By: Ewa Chwojko-Srawley

For over a century, Black communities in Canada have celebrated Emancipation Day, but it was not until 2021 that the day received official recognition.

In that significant year, Georgina also held its celebration, thanks to the efforts of Kendra Shae-Marie Mullings, a member of the Georgina Equity & Diversity Advisory Committee and a founder of the Georgina Black Excellence Society.

The event marked the first step in a journey with the commitment to raise the Pan-African flag annually.

The third annual Pan-African Flag Festival, held on August 1 at the Civic Centre and The ROC Chalet, had “BELIEVE” as its theme.

“I decided to choose this theme because believing is the next step to dismantling any marginalization of people – be it Black, Indigenous, or any disadvantaged population. Believe in our experience, ask each other, listen to each other, and believe each other,” Mullings said in her opening remarks.

Wayne Smile, a renowned Georgina artist who had the honour of raising the Pan-African Flag, carried on with the theme, “Belief is the first invitation towards knowing.”

Addressing the audience, he continued, “Celebration of Emancipation Day in Georgina is special because it acknowledges the struggles and successes of people of my ethnic background and the gradual embracing of cultural differences that were once rejected. This occasion is to be applauded along with everyone involved in organizing the event.”

Smile is known for artworks infused with profound spiritual meanings, valuable teachings, and impactful messages. At this festival, he introduced his newest sculpture, ‘ Culture Dance,’ which embodies the spirit of cultural diversity and inclusivity.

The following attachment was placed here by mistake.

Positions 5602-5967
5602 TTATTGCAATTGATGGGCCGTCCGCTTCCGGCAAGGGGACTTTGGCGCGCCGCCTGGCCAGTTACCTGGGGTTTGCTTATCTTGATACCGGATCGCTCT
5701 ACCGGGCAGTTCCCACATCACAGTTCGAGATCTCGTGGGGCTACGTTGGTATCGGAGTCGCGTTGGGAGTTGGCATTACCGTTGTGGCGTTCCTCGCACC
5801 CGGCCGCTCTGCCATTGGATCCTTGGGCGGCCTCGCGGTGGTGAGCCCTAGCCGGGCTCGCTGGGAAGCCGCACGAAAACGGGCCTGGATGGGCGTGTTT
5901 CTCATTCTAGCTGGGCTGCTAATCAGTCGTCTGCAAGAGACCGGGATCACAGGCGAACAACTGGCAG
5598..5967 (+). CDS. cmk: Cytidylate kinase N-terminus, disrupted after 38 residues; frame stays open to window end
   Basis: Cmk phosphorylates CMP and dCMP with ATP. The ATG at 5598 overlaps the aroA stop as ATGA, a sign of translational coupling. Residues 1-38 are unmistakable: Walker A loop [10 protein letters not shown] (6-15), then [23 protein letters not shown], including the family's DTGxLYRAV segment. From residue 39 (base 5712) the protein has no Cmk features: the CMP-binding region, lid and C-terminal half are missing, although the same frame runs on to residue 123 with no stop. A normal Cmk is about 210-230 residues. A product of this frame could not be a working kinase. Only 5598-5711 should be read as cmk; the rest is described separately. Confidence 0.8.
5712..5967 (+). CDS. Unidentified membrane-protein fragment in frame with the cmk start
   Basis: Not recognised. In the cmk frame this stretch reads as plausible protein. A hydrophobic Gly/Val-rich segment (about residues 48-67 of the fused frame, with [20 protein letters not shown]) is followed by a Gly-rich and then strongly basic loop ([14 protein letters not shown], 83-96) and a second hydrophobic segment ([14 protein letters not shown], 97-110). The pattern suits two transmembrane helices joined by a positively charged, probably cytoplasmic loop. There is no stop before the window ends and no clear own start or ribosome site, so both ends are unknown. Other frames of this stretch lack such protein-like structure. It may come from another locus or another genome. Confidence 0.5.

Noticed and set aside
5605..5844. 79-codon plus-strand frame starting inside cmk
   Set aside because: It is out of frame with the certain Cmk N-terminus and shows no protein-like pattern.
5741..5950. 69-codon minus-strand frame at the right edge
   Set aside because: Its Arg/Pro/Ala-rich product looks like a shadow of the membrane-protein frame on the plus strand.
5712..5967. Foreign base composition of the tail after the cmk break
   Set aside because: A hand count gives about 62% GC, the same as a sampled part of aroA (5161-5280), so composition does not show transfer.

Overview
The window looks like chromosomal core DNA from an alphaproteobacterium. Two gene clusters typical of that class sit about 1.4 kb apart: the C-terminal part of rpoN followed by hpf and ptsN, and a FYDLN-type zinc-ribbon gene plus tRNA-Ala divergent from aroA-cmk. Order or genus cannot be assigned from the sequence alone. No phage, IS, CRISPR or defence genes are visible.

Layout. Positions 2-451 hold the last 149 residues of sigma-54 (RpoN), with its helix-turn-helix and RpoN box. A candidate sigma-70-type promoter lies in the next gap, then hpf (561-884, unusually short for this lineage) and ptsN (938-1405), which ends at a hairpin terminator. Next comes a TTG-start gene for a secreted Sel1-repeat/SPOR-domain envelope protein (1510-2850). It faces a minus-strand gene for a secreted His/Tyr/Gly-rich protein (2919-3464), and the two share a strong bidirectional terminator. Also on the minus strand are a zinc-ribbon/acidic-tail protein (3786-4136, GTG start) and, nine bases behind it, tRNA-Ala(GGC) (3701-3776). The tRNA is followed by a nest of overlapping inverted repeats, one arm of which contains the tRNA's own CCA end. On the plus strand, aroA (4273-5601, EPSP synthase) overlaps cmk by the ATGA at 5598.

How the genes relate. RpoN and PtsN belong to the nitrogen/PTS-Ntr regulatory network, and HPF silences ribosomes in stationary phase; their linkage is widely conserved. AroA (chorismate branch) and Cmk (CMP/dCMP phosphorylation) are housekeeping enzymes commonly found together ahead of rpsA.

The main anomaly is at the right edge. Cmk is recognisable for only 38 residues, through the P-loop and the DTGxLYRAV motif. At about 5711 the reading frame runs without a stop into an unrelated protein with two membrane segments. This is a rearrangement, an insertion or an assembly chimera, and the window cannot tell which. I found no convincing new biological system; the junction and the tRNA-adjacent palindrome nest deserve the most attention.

Wayne Smile, Georgina artist, addresses the audience
Trinidadian cuisine
Mayor Margaret Quirk, Kendra Shae-Marie Mullings, Scot Davidson MP, Wayne Smile, sculptor, Idara Udom, singer.
Discussing Wayne Smile’s sculpture “Liberty.”
Kendra Shae-Marie Mullings and June Scandiffio

While the Pan-African Flag was being raised, Mulling said, “I am incredibly proud of our community. Witnessing how far we have come, even amidst challenging conversations, fills me with great pride. It warms my heart to see the mayor and council members coming together to celebrate Black culture, providing a powerful example for my children and the youth of our community. I want to send a strong message to our young generation: the similarities that unite us are far more significant than the differences that may set us apart.”

MP Scot Davidson added, “I am encouraged by our community and the meaningful input of African Canadians here as a reminder of what we can achieve together.”

Mayor Margaret Quirk commented, “This event is both a celebration and a profoundly thought-provoking experience, inspiring us to persevere through the challenges we face as a community dealing with diversity and inclusion.”

June Scandiffio, who attended the Pan African Flag Raising Festival for the second time, said, “Kendra did a marvellous job gathering so many people from Georgina to celebrate the diversity of our community while highlighting the gifts of our black citizens. This was exemplified when Wayne Smile, a local sculptor and philosopher, unveiled the model of what we hope will be a community life-sized sculpture titled “Culture Dance.”

What better unites people than good food and music? Mayor Quirk confessed that she had suggested including food in the festival, which everyone wholeheartedly appreciated!

The cuisine from Trinidad was an absolute hit, just like the lively Pan-African music. The attendees couldn’t resist staying late into the evening, thoroughly enjoying the festive atmosphere.